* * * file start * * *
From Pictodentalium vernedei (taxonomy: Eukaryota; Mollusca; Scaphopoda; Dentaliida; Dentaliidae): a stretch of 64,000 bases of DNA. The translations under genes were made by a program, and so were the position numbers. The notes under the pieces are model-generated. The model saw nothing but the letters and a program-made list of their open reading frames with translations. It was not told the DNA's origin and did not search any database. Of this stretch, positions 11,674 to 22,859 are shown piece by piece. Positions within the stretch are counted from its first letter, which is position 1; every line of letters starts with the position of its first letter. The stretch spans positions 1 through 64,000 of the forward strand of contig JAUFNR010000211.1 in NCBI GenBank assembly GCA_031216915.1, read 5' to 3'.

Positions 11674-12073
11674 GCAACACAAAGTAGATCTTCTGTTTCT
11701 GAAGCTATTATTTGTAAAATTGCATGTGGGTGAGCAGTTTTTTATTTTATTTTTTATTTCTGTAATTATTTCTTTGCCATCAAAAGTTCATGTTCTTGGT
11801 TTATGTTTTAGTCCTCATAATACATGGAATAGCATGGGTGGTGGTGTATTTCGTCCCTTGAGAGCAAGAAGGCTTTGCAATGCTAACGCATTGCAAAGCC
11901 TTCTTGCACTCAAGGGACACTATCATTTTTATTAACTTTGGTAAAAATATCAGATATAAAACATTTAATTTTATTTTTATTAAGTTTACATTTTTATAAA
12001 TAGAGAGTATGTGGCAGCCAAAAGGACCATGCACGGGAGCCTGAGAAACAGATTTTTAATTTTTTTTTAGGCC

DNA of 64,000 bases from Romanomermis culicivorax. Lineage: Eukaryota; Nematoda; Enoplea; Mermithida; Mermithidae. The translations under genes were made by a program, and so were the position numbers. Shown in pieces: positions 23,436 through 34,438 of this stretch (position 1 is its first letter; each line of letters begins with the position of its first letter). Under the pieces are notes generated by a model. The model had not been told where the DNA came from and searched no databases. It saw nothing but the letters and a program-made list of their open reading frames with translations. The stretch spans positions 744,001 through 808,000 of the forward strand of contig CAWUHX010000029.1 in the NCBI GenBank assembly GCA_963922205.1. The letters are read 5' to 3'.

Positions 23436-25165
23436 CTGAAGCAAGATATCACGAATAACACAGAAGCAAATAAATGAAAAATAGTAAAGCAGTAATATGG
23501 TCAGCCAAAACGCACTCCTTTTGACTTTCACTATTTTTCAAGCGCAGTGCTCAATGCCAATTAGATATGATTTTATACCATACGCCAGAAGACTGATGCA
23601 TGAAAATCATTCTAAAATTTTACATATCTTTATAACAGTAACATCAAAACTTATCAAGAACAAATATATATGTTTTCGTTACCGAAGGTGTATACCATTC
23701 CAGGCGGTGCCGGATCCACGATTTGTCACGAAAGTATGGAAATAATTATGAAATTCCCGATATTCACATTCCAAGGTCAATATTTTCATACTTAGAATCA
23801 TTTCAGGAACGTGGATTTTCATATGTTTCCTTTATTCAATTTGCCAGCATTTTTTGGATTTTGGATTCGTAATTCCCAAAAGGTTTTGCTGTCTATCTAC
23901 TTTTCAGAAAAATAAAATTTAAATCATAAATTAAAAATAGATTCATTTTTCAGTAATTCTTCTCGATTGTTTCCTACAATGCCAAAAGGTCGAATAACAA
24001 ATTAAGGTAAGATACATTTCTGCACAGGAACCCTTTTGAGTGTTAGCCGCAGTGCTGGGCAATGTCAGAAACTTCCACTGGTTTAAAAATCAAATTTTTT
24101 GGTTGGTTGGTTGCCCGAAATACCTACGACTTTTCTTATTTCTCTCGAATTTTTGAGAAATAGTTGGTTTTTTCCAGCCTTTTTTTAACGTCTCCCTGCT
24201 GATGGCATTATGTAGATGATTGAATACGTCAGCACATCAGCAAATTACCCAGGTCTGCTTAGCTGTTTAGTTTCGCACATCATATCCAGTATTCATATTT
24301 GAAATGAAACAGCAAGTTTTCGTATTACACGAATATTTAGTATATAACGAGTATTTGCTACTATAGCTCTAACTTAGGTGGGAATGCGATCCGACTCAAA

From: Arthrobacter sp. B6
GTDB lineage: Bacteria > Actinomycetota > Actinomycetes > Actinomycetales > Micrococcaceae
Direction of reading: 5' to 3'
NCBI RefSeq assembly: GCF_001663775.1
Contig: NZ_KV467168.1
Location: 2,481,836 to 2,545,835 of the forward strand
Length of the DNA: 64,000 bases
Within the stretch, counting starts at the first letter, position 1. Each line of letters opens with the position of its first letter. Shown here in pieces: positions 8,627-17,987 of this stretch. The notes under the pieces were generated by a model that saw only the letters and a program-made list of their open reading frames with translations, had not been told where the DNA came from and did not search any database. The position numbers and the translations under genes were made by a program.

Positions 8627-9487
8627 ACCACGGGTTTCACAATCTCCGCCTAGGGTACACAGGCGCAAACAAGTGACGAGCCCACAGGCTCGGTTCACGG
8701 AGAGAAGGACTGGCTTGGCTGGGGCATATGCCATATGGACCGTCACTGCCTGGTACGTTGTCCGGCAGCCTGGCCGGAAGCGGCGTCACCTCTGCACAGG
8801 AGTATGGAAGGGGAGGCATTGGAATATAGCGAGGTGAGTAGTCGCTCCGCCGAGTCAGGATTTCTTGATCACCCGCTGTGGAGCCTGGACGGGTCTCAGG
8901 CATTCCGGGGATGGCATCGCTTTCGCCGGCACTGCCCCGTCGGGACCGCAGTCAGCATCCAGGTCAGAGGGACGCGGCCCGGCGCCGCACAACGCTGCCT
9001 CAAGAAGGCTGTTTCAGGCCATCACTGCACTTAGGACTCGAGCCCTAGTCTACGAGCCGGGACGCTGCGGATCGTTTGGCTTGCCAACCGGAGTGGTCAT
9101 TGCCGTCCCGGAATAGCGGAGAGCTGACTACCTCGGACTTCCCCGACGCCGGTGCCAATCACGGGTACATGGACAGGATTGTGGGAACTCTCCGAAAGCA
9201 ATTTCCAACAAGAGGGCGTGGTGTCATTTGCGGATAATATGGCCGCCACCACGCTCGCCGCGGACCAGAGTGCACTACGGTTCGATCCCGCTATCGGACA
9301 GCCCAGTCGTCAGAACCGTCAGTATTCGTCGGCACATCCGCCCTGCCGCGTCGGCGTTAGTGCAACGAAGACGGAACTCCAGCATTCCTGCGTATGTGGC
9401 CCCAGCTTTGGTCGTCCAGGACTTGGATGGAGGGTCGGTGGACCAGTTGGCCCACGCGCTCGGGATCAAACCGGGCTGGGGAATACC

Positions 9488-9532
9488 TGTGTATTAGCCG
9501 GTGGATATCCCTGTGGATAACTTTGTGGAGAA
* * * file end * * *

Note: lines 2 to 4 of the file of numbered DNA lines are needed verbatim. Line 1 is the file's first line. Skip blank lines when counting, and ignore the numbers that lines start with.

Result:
Positions 11674-12073
11674 GCAACACAAAGTAGATCTTCTGTTTCT
11701 GAAGCTATTATTTGTAAAATTGCATGTGGGTGAGCAGTTTTTTATTTTATTTTTTATTTCTGTAATTATTTCTTTGCCATCAAAAGTTCATGTTCTTGGT